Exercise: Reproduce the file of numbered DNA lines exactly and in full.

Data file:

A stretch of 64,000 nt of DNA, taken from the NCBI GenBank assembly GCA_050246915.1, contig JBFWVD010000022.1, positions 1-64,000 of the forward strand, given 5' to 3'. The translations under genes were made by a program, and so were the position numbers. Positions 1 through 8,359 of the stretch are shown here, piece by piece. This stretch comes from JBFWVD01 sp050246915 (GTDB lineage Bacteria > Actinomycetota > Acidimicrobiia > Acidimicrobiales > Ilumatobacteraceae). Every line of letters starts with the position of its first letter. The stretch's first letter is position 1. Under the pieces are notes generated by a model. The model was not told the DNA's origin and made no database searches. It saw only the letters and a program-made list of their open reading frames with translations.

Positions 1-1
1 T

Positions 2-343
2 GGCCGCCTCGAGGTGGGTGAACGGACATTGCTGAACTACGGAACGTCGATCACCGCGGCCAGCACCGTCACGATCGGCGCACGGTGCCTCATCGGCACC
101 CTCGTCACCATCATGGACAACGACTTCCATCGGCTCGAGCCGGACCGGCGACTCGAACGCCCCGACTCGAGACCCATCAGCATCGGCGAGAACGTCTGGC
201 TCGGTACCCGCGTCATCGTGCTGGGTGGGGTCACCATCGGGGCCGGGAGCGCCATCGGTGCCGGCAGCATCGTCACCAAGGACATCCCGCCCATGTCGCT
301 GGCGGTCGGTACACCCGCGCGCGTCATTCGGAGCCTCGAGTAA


A stretch of 64,000 nt of DNA, taken from the NCBI GenBank assembly GCA_050246915.1, contig JBFWVD010000022.1, positions 1-64,000 of the forward strand, given 5' to 3'. The translations under genes were made by a program, and so were the position numbers. Positions 1 through 8,359 of the stretch are shown here, piece by piece. This stretch comes from JBFWVD01 sp050246915 (GTDB lineage Bacteria > Actinomycetota > Acidimicrobiia > Acidimicrobiales > Ilumatobacteraceae). Every line of letters starts with the position of its first letter. The stretch's first letter is position 1. Under the pieces are notes generated by a model. The model was not told the DNA's origin and made no database searches. It saw only the letters and a program-made list of their open reading frames with translations.

Positions 1-1
1 T

Positions 2-343
2 GGCCGCCTCGAGGTGGGTGAACGGACATTGCTGAACTACGGAACGTCGATCACCGCGGCCAGCACCGTCACGATCGGCGCACGGTGCCTCATCGGCACC
101 CTCGTCACCATCATGGACAACGACTTCCATCGGCTCGAGCCGGACCGGCGACTCGAACGCCCCGACTCGAGACCCATCAGCATCGGCGAGAACGTCTGGC
201 TCGGTACCCGCGTCATCGTGCTGGGTGGGGTCACCATCGGGGCCGGGAGCGCCATCGGTGCCGGCAGCATCGTCACCAAGGACATCCCGCCCATGTCGCT
301 GGCGGTCGGTACACCCGCGCGCGTCATTCGGAGCCTCGAGTAA